Before Salespeople Blog, We Must First Help Them to Write


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Should salespeople blog? I don’t know. Should salespeople play golf? Exercise? Dress for success? After all, each of these activities takes time from a salesperson’s limited selling hours. Whether they’re diversions or success enablers depends on your view.

Maybe the question isn’t should salespeople blog? Surprisingly few do. The better question is can they write? As Jill Konrath commented on Dave Brock’s recent post on this topic, there are “very bad writers out there who could do more harm than good for their company. Their self-serving prattle, imbecilic comments and poor grammar could be downright embarrassing.”

No joke. Good writing is emblematic of good thought, and bad writing is emblematic of many things—none of them good. Dave, you raised a great question, but before we debate the answer, we must confront reality. Many salespeople, sales VP’s, and executives flat out can’t write. Sadly, discussing whether they should blog isn’t the core issue. But here are two that hit closer to the mark:

Supply and demand. Schools don’t produce enough people capable of effective writing and critical thinking. I recently taught undergraduate courses in IT strategy and Enterprise Resource Planning, and learned the magnitude of the problem, which I’ll illustrate with an example. For one written case study assignment, I asked, “What did Cathay Pacific’s management trade off when they created their IT strategy?” The following sentence construct was typical of the answers I received from students for this assignment and for others: “I believe what they traded off was money.” Over time, I honed my feedback to one word, unclear, for this and other clarity problems. I even provided my students guides for how to write business prose, including tradeoff statements: Rather than doing X, the company chose to invest in Y. At times, I felt under-equipped, because I’m a sales strategist who happens to write, not an English teacher. But I had to start somewhere. And I didn’t make friends with the Dean by recommending that students in the business program take Writing 101 before hitting my 400-level class.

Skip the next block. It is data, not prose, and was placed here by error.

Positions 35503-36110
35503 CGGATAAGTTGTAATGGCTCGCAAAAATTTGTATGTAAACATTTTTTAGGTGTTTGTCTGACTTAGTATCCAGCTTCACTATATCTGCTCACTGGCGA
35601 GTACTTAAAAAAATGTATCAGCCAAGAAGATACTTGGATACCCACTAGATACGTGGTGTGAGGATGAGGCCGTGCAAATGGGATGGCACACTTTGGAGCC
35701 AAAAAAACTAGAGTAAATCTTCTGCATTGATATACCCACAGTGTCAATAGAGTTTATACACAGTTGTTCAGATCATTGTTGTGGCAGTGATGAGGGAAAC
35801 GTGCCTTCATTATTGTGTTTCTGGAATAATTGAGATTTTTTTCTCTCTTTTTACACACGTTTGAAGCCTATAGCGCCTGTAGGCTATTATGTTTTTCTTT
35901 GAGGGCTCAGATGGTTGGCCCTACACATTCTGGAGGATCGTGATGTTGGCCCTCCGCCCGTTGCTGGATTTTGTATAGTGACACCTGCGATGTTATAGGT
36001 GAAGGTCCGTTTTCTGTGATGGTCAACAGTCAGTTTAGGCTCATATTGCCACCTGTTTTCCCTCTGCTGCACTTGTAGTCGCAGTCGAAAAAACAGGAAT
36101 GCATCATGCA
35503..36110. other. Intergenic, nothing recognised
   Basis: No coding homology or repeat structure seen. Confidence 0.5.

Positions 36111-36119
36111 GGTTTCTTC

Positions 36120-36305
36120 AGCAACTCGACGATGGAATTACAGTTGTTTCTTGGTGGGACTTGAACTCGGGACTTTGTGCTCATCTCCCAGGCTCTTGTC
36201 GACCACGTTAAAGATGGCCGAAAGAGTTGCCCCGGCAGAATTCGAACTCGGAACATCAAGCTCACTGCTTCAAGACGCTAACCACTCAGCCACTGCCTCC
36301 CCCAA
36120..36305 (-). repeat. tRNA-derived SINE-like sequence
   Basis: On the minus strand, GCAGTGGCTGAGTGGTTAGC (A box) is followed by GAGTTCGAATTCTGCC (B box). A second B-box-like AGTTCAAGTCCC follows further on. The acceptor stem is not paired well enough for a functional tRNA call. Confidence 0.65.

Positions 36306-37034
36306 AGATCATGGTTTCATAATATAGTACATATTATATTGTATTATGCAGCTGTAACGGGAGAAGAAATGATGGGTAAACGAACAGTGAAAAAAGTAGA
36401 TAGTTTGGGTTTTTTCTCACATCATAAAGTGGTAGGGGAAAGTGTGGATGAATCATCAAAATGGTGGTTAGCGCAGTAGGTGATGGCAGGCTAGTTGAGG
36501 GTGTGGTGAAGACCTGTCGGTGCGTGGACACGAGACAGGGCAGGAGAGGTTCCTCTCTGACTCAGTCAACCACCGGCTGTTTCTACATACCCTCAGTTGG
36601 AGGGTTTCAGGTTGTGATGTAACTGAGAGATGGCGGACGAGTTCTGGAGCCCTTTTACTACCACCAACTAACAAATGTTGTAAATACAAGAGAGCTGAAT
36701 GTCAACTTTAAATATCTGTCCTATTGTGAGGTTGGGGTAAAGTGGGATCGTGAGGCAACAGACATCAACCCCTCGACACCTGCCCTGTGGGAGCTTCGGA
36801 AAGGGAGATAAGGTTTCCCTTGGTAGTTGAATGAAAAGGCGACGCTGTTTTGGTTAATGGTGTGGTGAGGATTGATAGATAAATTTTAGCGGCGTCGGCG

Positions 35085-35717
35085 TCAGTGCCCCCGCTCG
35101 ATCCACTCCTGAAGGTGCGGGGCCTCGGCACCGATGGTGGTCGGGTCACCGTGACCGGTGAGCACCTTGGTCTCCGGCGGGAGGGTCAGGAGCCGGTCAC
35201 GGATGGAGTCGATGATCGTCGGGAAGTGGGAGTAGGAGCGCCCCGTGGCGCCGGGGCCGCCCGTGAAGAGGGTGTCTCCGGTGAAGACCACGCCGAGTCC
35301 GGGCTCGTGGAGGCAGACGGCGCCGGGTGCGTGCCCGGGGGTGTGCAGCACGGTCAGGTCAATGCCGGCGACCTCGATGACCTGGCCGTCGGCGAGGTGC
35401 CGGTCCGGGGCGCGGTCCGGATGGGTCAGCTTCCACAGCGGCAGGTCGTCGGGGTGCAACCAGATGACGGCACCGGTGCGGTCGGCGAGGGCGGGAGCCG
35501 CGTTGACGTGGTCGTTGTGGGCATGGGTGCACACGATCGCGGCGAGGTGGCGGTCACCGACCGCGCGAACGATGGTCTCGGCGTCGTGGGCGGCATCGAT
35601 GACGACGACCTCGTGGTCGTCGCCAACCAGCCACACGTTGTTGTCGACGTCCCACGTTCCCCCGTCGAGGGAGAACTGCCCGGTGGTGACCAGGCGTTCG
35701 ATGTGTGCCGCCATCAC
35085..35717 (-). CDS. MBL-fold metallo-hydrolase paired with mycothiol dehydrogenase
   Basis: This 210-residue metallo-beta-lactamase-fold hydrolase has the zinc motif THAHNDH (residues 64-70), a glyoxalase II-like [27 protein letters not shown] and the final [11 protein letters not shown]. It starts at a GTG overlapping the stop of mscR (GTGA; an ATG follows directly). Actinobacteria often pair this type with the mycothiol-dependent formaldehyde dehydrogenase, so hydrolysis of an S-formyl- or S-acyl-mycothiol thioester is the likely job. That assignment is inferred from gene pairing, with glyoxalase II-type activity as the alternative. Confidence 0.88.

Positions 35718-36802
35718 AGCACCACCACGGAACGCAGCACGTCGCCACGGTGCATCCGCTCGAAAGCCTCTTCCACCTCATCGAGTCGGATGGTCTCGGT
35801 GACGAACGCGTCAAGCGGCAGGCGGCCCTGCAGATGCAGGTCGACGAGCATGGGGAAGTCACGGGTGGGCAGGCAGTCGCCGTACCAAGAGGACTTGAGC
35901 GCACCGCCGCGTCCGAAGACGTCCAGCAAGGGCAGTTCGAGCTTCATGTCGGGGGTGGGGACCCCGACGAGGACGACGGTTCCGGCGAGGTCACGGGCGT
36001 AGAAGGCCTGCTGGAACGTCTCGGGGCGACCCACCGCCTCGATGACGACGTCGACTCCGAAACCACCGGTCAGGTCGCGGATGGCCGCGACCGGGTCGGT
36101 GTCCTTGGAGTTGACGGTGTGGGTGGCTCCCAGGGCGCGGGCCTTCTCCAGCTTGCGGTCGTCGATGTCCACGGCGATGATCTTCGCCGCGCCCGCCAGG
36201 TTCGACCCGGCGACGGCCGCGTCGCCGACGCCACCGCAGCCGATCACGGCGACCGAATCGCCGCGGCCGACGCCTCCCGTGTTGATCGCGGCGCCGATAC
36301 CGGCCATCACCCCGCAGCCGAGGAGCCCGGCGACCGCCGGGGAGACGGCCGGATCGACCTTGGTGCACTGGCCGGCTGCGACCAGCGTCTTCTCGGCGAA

It gets worse. Using the same example, a not-uncommon erroneous word substitution for money was many. (“I believe what they traded off was many.”) Phonetic confusion created the error, and you can only imagine my bafflement on the first encounter! But I learned to adjust, because these were not the most egregious writing problems. There are more examples than I have room to document in this blog. Text message shorthand (r for are and u for you) infected the essays. Some writing was so impaired that I returned assignments ungraded, and asked the student to work with a writing specialist before resubmitting. (I remind you, this is college!) In my experience, writing problems cut across gender, racial, and ethnic boundaries. What we have here isn’t just a failure to communicate, it’s a failure to read, write, analyze, and think critically. Maybe from too much TV and video, and too few parents like Amy Chua.

Sales Culture. I tried to remember how many times I’ve ever been asked “What’s a killer piece of writing you’ve produced?” or “Tell us about your best direct email communication and how you wrote a persuasive proposal.” Never happened. Nunca. Zip. And there’s good reason. When I was an Individual Contributor, good writing wasn’t a major part of selling.

Then came Social Selling, and all the writing that accompanies it, including blogging. But we haven’t changed tactics. We don’t vet today’s sales candidates on the ability to create compelling written communication, and we don’t reward them for being effective writers. We steadfastly admire other attributes, circa 1990, such as quota attainment, making Club, verbal communication style, ability to listen, street smarts, tenacity, and golf skills. We’re fighting sales wars on new turf with old weapons. Roman legionnaires entering battles with short swords against muskets and cannon. If you haven’t started already, it’s time to ask for writing samples, because as Jill pointed out, bad writing will backfire as surely as poor verbal skills. Even when limited to 140-character bursts, social media tools demand more writing, not less.

How can we debate whether it’s worthwhile to blog when our educational systems are challenged to produce effective writers and communicators? How can we expect salespeople to excel at written communication when organizations often don’t have the competencies to develop that talent, or don’t have the will to reward it? The demand for effective writing far outstrips supply. It’s time to make effective written expression a core value of our sales teams. We can’t persuade without it.


  1. If sales don’t learn to write they will be eliminated by marketing. The one main advantage that a salesman has is that he knows individual customer better than marketing. He has to win that customer through content marketing.

    This is not that easy. It will require lot of reading and curiosity. I am not sure existing salespeople will invest time in doing this.


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